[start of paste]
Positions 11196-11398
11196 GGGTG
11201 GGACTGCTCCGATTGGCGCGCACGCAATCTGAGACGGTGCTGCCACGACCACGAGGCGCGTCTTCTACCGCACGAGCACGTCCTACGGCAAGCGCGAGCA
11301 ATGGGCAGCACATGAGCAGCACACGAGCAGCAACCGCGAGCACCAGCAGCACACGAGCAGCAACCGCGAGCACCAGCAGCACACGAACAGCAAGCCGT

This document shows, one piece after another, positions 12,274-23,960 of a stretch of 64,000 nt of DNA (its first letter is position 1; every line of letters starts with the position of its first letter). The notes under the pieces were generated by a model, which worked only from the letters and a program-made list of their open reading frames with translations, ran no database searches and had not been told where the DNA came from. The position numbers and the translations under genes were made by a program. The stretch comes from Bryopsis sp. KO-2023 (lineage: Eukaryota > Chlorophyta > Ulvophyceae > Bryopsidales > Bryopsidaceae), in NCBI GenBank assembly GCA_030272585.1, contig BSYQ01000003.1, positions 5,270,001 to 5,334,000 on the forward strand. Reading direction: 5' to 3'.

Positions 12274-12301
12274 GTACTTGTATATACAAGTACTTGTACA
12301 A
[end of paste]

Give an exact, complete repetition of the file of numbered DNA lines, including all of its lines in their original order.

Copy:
Positions 11196-11398
11196 GGGTG
11201 GGACTGCTCCGATTGGCGCGCACGCAATCTGAGACGGTGCTGCCACGACCACGAGGCGCGTCTTCTACCGCACGAGCACGTCCTACGGCAAGCGCGAGCA
11301 ATGGGCAGCACATGAGCAGCACACGAGCAGCAACCGCGAGCACCAGCAGCACACGAGCAGCAACCGCGAGCACCAGCAGCACACGAACAGCAAGCCGT

This document shows, one piece after another, positions 12,274-23,960 of a stretch of 64,000 nt of DNA (its first letter is position 1; every line of letters starts with the position of its first letter). The notes under the pieces were generated by a model, which worked only from the letters and a program-made list of their open reading frames with translations, ran no database searches and had not been told where the DNA came from. The position numbers and the translations under genes were made by a program. The stretch comes from Bryopsis sp. KO-2023 (lineage: Eukaryota > Chlorophyta > Ulvophyceae > Bryopsidales > Bryopsidaceae), in NCBI GenBank assembly GCA_030272585.1, contig BSYQ01000003.1, positions 5,270,001 to 5,334,000 on the forward strand. Reading direction: 5' to 3'.

Positions 12274-12301
12274 GTACTTGTATATACAAGTACTTGTACA
12301 A